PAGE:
Animals

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NPR

Why Are Pig Farmers Still Using Growth-Promoting Drugs?

There's a curious twist in the contentious debate over feeding antibiotics to animals in order to make them grow faster. Evidence suggests using antibiotics for growth promotion, at least among pigs, doesn't even make economic sense. But some pork producers don't believe it.
NPR

The Tail's The Tell: Dog Wags Can Mean Friend Or Foe

Is that a left wag or a right wag? Scientists have previously shown that dogs tend to wag their tails to their right side when they see something friendly, like their owners. But a new study shows that other dogs can actually pick up on these emotional cues.
WAMU 88.5

A Behind-The-Scenes Look At The Maryland Zoo

While the Maryland Zoo has been around since the 1870s, its approach to caring for animals has evolved greatly in that time.

WAMU 88.5

This Week On Metro Connection: Wild Cards

From the environment to school lunches to a local campaign designed to get us dancing in our underwear, we'll bring you an eclectic array of stories on this week's "Wild Cards" show.

NPR

That'll Do, Pig: Neil's Not A Hog After All

It's a happy ending for Neil the potbelly pig, who faced eviction from his California home. Pigs are allowed as pets in Sierra Madre, but not hogs. An animal control officer suspected Neil was a hog — that is, a pig weighing more than 120 pounds. But a protest rally turned into a party when Neil was designated a legal pig by the city.
NPR

Eeek, Snake! Your Brain Has A Special Corner Just For Them

Humans and other primates have really good vision. One scientist thinks that ability evolved in part to help monkeys and humans quickly recognize venomous snakes. When monkeys see photos of snakes, neurons in a specific part of the brain light up. The neurons respond to photos of the reptiles more than to monkey faces.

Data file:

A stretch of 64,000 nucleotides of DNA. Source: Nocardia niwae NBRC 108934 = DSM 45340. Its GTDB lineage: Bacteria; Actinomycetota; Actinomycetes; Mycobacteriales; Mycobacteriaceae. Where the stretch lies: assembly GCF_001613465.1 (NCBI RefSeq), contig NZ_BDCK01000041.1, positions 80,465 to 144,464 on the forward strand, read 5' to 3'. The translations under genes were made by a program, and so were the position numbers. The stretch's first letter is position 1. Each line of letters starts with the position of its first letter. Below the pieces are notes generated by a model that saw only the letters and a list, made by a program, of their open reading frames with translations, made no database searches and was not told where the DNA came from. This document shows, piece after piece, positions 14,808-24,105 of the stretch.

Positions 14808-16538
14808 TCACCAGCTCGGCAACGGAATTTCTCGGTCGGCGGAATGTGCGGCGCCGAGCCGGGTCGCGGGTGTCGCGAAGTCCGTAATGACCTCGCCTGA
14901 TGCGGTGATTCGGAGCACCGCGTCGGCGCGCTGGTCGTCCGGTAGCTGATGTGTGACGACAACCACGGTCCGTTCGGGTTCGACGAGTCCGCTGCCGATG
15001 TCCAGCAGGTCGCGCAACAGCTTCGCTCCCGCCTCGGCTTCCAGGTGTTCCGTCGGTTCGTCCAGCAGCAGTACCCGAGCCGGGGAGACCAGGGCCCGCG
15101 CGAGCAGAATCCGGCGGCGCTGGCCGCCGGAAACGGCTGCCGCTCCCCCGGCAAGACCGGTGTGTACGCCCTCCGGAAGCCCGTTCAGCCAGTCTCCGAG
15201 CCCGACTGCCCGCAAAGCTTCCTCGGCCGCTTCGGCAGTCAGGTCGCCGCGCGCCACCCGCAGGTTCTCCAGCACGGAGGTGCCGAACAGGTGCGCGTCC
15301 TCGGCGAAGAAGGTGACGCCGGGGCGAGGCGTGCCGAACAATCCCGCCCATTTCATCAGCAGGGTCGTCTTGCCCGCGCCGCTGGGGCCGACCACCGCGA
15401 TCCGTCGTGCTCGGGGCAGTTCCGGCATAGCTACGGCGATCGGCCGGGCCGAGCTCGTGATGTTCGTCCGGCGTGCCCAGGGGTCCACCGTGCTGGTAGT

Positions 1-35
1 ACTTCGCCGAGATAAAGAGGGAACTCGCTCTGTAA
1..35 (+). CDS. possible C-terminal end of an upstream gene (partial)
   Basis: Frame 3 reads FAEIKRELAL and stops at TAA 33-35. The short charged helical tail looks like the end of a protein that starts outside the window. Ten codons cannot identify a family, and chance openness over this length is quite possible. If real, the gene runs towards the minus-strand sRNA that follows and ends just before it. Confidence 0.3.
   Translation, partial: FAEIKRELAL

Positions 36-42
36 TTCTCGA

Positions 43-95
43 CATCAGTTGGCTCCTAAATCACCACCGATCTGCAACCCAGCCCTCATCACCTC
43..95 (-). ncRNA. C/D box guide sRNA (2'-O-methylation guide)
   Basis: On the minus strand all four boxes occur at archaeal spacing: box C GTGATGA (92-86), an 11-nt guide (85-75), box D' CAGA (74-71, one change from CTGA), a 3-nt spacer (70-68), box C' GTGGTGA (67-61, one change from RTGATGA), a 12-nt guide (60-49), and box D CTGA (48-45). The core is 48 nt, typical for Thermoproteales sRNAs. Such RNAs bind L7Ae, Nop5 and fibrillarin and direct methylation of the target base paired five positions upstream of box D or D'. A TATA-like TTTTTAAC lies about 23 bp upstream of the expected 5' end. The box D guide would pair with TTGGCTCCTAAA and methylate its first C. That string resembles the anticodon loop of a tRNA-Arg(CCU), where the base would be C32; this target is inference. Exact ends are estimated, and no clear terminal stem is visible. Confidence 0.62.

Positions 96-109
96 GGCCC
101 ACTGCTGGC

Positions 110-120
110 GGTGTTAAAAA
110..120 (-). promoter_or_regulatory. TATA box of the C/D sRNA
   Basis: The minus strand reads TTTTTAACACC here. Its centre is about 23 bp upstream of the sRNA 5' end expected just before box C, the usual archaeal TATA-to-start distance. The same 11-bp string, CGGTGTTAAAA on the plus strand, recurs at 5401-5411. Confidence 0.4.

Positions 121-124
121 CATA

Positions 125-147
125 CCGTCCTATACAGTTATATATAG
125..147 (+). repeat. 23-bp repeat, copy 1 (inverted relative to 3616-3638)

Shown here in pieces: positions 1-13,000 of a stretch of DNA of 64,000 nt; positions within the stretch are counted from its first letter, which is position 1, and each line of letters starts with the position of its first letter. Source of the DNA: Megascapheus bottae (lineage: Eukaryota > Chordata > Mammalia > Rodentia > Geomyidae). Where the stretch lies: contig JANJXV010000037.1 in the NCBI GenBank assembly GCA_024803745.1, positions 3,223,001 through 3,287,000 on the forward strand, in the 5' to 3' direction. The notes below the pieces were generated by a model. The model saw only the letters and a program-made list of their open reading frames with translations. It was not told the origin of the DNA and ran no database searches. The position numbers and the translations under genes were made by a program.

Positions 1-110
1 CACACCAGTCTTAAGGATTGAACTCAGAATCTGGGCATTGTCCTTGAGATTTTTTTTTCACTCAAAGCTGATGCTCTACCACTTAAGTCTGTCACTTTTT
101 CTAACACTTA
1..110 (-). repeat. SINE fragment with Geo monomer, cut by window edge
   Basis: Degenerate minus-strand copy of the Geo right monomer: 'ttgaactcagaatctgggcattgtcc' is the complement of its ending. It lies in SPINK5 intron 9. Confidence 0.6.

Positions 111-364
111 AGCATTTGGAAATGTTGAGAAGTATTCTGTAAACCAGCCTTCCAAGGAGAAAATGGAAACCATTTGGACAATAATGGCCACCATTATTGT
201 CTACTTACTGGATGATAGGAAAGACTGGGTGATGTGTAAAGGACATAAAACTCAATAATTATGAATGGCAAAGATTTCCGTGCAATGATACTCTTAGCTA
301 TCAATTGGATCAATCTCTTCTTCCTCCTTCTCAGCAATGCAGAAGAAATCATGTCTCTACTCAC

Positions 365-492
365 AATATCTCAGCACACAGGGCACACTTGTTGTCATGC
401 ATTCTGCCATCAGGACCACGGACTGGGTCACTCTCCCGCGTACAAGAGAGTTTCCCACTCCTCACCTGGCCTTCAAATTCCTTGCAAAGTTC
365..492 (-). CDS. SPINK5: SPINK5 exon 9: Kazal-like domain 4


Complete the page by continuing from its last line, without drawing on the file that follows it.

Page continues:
NPR

Delegates To Debate Watered-Down Plan For Antarctic Marine Preserve

Diplomats are again meeting to consider setting aside a protected zone in the pristine waters around Antarctica, though their previous negotiations ended in failure. A scaled-back plan on the table this week would still create the largest marine preserve in the world.
NPR

Widespread Plague In Wildlife Threatens Western Ecosystems

For most of us, plague is something that maybe we read about in history books. In the 14th Century, it wiped out half of Europe's population. But the bacteria is busy killing wildlife now in the American West. By studying small mammals scientists have learned that plague is far more pervasive a killer than anyone thought.
NPR

FDA Asks Dog Owners For Help With Illnesses Linked To Jerky

The agency still doesn't know what's inside jerkies, tenders and strips that have sickened thousands of dogs and killed hundreds. An ongoing investigation is focused on treats imported from China. Pet owners should watch for loss of appetite, listlessness and vomiting.
NPR

How Did The Chicken Cross The Road? In Style

We all know why the chicken crossed the road. Now, a new product wants to make sure they get to the other side safely. As chickens become more popular as pets, the British company Omlet is selling high-visibility chicken jackets — tiny fluorescent safety vets for when they're on the streets.

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